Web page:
Friday, June 17, 2016

Deals Canada signed to catch tax cheats give companies a legal loophole

Montreal-based clothing maker Gildan earned $396 million in profit last year, but paid just over $6 million in cash taxes — a rate of about two per cent.

Drug maker Valeant, based in nearby Laval, Que., booked $1.1 billion in profit in 2014 but paid only $110 million in tax.

It seems like a fiscal fantasy for Canadians used to personal income tax rates of up to 54 per cent. But both companies, and dozens more, did it completely legally, thanks in part to offshore tax havens.

"Usage of tax havens have gone up significantly in the last five years," said Art Cockfield, a tax law expert and professor at Queen's University in Kingston, Ont.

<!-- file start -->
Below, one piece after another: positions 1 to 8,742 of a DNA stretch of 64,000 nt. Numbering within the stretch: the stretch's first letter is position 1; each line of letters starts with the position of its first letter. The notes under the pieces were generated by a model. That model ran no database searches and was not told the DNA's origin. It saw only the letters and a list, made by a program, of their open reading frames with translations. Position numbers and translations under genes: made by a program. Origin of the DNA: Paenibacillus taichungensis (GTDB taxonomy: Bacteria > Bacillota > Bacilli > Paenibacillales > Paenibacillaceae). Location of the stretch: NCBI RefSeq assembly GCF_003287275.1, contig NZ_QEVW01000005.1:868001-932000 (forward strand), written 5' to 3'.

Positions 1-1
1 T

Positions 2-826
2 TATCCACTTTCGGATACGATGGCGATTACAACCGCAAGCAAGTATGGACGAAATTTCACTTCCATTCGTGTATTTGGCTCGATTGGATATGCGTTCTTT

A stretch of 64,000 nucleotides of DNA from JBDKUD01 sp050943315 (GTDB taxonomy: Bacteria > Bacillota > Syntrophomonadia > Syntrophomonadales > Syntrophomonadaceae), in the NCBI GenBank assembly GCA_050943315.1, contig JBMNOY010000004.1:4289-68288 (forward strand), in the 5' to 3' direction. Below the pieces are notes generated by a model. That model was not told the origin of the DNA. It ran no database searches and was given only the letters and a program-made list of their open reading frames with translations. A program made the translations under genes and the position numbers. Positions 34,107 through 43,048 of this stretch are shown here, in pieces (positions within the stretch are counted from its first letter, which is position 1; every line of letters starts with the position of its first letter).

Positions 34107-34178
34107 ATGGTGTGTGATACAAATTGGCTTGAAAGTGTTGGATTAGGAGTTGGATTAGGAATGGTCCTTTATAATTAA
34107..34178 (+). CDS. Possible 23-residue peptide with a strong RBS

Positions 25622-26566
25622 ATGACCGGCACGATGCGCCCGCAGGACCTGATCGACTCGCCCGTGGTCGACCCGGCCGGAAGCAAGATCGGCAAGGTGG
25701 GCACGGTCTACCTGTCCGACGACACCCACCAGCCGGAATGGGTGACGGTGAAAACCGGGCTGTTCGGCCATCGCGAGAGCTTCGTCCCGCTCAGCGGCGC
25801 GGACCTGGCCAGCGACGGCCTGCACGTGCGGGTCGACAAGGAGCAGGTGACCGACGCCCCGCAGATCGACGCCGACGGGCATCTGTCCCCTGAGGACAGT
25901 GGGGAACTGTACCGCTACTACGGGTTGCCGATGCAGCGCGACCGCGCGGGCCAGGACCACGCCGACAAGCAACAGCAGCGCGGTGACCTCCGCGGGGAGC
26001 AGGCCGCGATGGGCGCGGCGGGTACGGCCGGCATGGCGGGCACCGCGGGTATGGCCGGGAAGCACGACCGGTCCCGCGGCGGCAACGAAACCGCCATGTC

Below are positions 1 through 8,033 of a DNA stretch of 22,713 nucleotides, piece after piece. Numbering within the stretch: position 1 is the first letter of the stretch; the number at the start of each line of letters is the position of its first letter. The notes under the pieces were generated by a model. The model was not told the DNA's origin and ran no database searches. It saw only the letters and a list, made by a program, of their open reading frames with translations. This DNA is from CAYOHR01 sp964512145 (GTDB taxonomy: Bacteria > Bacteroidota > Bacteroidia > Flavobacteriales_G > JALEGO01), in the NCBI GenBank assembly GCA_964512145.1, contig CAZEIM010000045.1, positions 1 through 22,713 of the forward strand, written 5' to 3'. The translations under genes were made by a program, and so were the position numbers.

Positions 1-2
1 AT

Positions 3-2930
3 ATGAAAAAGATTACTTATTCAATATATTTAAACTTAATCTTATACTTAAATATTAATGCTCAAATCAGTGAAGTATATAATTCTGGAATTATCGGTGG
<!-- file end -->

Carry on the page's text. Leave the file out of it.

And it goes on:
The laws that allow it have only loosened. In the last half-decade, deals the federal government enacted with offshore jurisdictions, ostensibly to allow the Canada Revenue Agency to crack down on tax evasion, have instead permitted tens of billions of dollars to flow into those locales, totally above board.  (more...)


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